So that's my turntable pictured above. Not very snazzy, but a good piece of equipment. I have never used a stack of pennies on the stylus/arm to keep the needle pressed into the grooves of the records. Well, at least not on this turntable. I did, of course, use such a sophisticated system on our old "close 'n play" record player. My brothers and I would listen to records while we fell asleep. As a kid, the soothing sounds of the Black Sabbath's "Paranoid" or Steppenwolf's "Greatest Hits" were just the antidote for insomnia. Strange, but true.
I'm glad to see vinyl make a comeback. I'm happy that music is once again for sale in a format where you actually own the music that you buy (not so with iTunes, the bastards). And I'm satisfied with the thought that record and CD stores may soon fill empty storefronts again. (I'll blog about a few CD/record shops that I frequent on the Main Line another day.)
And with that, I'm off. You readers are the best, and I'm glad that you keep visiting. If you keep returning, I'll keep it coming. One last tune for you, from the fabulous Steppenwolf, and then I'm G-O-N-E ... at least until next time.
Man, have I ever been delinquent in getting out new and old songs to cool down your hot summer. My bad, I'll try not to let it happen again. Here are some songs that I thought were worth listening to. If you’re up for it, I am, too. And I swear that I’m not related to any of these artists, much to their relief. Ready? Me, too. Hey ho, let's go!
This English band has been around for quite a while, and they are big-time in their native land. But in the U.S., they are virtual unknowns. Why? Me don’t know. But I saw them a few years back at the TLA, and they rocked. They also are not afraid of very loud bass, the kind that makes you think you can feel your own heart beating while you are just standing there. Here’s a great track called “Empire.” Dig it.
? and the Mysterians
I know you know these guys and that you know this song. “96 Tears” is, without a doubt, one of my all-time favorite songs. I love the pumping organ, the fantastic lyrics earnestly delivered by ? himself, and the garage-rock flavor of this track. It’s a song that should never be forgotten, and so here it is again, remembered.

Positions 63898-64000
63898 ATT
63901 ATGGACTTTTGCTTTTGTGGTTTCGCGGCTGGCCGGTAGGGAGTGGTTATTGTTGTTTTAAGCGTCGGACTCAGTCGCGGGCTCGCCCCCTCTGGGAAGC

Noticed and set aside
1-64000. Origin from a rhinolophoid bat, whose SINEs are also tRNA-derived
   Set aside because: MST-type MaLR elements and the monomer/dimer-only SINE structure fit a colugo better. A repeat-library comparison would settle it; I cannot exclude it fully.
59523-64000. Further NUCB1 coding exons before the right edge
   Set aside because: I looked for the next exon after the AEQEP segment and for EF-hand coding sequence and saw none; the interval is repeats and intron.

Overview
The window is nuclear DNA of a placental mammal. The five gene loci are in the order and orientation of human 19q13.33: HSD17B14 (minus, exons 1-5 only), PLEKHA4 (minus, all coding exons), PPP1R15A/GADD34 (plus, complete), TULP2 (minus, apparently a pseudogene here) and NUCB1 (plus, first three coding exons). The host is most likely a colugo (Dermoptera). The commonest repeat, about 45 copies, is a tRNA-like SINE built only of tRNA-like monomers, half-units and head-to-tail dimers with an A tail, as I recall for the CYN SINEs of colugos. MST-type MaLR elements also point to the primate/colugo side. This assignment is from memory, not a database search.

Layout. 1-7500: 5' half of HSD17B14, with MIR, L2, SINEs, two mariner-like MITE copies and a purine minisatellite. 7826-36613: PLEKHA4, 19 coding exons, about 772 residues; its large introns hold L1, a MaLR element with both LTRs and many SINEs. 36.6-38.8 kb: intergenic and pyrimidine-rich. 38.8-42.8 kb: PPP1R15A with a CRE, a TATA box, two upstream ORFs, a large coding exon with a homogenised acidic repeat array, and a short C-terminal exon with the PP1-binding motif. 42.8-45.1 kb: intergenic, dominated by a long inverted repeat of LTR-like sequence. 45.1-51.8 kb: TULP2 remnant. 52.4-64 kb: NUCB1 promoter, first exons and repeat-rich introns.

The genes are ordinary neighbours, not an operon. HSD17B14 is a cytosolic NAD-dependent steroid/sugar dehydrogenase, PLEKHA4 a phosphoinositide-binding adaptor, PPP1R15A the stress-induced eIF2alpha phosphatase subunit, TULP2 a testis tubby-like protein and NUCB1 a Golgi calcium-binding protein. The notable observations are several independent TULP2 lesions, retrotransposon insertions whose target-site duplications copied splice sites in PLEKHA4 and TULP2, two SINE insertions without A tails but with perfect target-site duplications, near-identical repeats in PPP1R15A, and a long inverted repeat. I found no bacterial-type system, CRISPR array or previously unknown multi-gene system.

4 Out Of 5 Doctors
Sticking with the one-hit wonders theme, here’s a great track by a virtually unknown band. Along with the Pousette-Dart Band, one of the best things that my older brother ever introduced into our household was the song “Waiting For A Change.” It’s as true today as it was when it was released in the early 80s. When I was in college (I know, hard to believe that I was ever a college boy, right?) I saw these guys at the long-defunct Bayou in Georgetown, and had a great time. If you know this song, you’ll know what I am talking about. Otherwise, welcome to the team!
Last one-hitter, ok? These guys are so 1970s new wave it is hard to listen to without being transported right back to those days. Never saw them, don’t know if they ever toured the U.S. But this song from 1978 is catchy and has a great guitar sound. I have no idea what it’s about – never cared enough to explore the lyrics – but it’s a great song for the car in the summer with the top down and the volume up. Here’s the excuse: “Sorry, officer, it was that damned BRP and his 999 recommendation!” Works every time! Here you go: “Chicane Destination.”
Most opening acts need polishing and many never amount to much. But the Weeks opened for the Revivalists at Union Transfer, and simply tore the joint up. Fronted by twin brothers, these guys are originally from Mississippi but now hang out in Nashville. They don’t sound like traditional Nashville one bit – they rock! Maybe they are hanging out with the Kings of Leon or Dan Auerbach? Who knows, but listen to “Buttons” and then start digging into the Spotify account for more, more, more. Then tell me how do you like it.
This band name sounds like a restaurant off the New Jersey turnpike. Their music, however, sounds fantastic. I found out about them watching MTV Live late one night. I can’t remember the show, but they played a few songs live, and I liked every track. That’s unusual. I grabbed my phone, wrote myself a note to check them out, and now you get the benefit of my fastidious and careful lifestyle. Hahaha. Anyway, this song is called “Silhouettes” and It’s really good.